Many professionals, including health care professionals, face a double-edged sword when they are terminated from their jobs. First, they receive letters of investigation from their licensing boards concerning their professional licenses. Second, their claims for unemployment compensation are denied because the former employer tells the Florida Department of Economic Opportunity (FDEO) that the individual is not eligible for unemployment benefits. This is because they were terminated for cause.
When you apply for unemployment benefits you become a “claimant.” After the FDEO investigates your claim, an adjudicator issues a notice approving or disapproving the payment of benefits. This notice/determination is the initial ruling as to whether a claimant will be paid or denied benefits. Adverse formal notices/determinations create appellate rights for the claimant. They serve as the “point of entry” into the unemployment assistance appeals process.
Fortunately, you can appeal the FDEO’s decision. However, the process is complicated. You need to retain an experienced attorney like from the attorneys at Chapman Law Group, to assist you. If you lose your appeal, you stand to go without financial assistance (money) to support your family and yourself until you find a new job.
If you have been dismissed from your job without just cause (i.e. misconduct), you should be eligible for unemployment compensation. An employer can fight and win the appeal, if the they terminated an employee for job-related misconduct, and the employer previously warned the employee that their job was in jeopardy. Chapman Law Group has contested many unemployment issues.
The attorneys at Chapman Law Group can help you win your unemployment appeal, because they have experience with appeal hearings. The key to an effective appeal, is proper preparation for the telephonic hearing with the Appeals Referee. The Unemployment Appeals hearing before the Appeals Referee, is a critical step in the process. It is the only opportunity that you will have to introduce evidence to prove your case and obtain the unemployment benefits that you are entitled to receive.
A claimant who receives an adverse notice/determination has the right to protest that notice/determination and to participate in a hearing before an Appeals Referee. Upon receiving an appeal from a terminated employee (claimant), the Office of Appeals schedules a hearing. The Office of Appeals notices all interested parties, so the parties can appear and address the issues. The parties will be mailed a Notice of Hearing, telling them when the hearing will be held and whether they are expected to participate in-person or by telephone.
Appeals hearings are evidentiary hearings, meaning that documentary evidence and testimony is presented by each side. It is important to note that if the termination was due to alleged “misconduct,” the initial burden of proving misconduct to deny benefits is always on the employer. Not only is the burden of proof on the employer, the proof must be by a preponderance of the evidence. Unemployment Appeals Hearings are adversarial proceedings. The Referee will examine you, the employer’s witnesses, and the available evidence. Chapman Law Group prepares you in advance of the hearing, so that you are confident and ready to answer questions. During the Unemployment Appeals hearing, your attorney from Chapman Law Group will examine (i.e. question) your employer’s witnesses, offer witnesses for your side, submit documentary evidence, and submit legal and/or factual reasons as to why you are entitled to receive benefits. At the end of the hearing, Chapman Law Group will make a closing statement of your behalf.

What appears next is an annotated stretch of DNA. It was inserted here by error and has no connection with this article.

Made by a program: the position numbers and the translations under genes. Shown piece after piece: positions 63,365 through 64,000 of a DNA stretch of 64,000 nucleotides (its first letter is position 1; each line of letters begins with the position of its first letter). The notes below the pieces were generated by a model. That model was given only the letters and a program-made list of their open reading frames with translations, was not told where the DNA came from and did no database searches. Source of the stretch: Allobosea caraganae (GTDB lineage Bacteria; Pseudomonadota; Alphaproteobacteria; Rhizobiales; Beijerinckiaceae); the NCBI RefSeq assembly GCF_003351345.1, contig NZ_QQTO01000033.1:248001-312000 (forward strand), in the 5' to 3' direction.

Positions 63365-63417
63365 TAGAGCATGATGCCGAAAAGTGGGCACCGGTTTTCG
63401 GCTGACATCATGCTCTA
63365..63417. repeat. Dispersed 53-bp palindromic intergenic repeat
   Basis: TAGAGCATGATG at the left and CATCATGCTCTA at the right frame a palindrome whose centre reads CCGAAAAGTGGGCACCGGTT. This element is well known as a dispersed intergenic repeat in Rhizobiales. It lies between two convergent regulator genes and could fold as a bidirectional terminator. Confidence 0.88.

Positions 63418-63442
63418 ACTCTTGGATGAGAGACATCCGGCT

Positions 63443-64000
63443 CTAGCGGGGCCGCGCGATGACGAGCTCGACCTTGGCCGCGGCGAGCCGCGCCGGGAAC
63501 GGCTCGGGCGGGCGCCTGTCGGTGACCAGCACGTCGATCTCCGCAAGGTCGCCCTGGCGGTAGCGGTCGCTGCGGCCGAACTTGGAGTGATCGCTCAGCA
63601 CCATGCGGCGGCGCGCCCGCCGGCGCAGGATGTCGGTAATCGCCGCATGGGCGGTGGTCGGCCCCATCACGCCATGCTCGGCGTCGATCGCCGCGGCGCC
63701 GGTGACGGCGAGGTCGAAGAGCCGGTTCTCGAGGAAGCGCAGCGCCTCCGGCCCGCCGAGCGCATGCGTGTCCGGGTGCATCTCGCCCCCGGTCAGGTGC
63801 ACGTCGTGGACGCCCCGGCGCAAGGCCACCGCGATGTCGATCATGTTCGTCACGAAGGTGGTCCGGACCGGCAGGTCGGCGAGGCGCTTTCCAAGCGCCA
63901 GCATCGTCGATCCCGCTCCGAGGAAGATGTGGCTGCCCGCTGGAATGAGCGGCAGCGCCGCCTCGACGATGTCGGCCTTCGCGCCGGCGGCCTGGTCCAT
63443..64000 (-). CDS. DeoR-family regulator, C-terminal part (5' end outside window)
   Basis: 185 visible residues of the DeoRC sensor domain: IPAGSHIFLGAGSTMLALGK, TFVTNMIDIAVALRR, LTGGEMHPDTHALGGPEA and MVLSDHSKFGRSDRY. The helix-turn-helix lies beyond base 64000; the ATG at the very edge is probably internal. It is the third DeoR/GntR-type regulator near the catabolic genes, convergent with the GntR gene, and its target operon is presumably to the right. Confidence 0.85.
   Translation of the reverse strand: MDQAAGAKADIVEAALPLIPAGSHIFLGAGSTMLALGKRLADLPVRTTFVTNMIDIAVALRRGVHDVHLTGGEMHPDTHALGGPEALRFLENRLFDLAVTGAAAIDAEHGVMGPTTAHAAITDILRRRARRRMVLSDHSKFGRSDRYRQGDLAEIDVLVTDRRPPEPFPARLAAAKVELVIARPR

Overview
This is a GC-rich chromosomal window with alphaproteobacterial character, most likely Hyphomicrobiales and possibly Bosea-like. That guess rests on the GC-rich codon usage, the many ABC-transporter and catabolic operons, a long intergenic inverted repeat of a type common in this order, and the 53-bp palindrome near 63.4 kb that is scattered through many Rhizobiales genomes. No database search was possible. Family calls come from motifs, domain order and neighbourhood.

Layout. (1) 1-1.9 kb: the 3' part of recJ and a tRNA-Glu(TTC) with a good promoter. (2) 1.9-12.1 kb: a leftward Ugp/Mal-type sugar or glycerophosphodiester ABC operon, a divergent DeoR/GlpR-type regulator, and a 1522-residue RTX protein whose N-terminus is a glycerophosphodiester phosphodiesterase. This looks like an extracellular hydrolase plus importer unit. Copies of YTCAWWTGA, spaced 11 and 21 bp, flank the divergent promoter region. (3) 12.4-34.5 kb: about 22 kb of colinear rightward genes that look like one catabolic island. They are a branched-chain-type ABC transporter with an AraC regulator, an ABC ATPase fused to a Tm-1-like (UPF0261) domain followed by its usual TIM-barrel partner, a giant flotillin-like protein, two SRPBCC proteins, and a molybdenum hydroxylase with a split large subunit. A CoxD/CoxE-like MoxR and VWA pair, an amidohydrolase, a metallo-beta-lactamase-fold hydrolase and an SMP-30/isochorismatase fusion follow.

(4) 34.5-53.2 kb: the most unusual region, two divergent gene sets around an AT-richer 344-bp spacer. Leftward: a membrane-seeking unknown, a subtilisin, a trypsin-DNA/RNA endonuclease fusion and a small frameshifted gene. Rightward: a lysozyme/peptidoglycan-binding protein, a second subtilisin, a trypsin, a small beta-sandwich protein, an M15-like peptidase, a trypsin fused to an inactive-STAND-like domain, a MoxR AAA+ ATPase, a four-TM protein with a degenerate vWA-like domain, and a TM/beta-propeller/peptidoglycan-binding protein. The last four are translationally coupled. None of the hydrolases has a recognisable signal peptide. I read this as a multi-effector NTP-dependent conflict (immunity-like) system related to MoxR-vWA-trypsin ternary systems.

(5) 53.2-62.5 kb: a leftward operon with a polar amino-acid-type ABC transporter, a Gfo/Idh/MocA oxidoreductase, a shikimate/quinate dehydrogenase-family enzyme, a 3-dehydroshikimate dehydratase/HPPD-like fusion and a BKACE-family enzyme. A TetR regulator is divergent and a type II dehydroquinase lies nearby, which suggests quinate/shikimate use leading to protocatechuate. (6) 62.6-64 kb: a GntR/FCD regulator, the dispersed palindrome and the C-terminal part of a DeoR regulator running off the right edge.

Misconduct is defined under Florida Statutes and case law. It is important for an employee to have an experienced attorney, like Chapman Law Group, representing him/her during an appeals hearing, who is familiar with the law in this area. For example, the alleged diversion of medications can be considered misconduct and a basis for denying unemployment benefits. However, proof of the diversion must be clearly proven by the employer. The employer must provide records and or documentation showing that medications were withdrawn and not administered to the patient, and that it was the fault of the employee.
Chapman Law Group knows the hearing process and your rights as a party during the hearing We make sure that you are provided all your rights including:
1. Testifying in your own behalf;
2. Presenting documents and other evidence;
3. Questioning your own witnesses;
4. Questioning the opposing party’s witnesses;
5. Examining and objecting to evidence presented;
6. Explaining or rebutting evidence presented; and
7. Making a closing statement at the end of the hearing
After Chapman Law Group presents all of your evidence and testimony to the Appeals Referee, the Referee makes a decision based only upon the evidence and testimony presented during the hearing. Therefore, it is critical that you hire an experienced attorney who knows how to get in all the proper information, in front of the Appeals Referee. When the hearing ends, the Referee issues a written decision. CLG can provide you with legal consultation for your unemployment benefits appeal. Contact us today to learn more.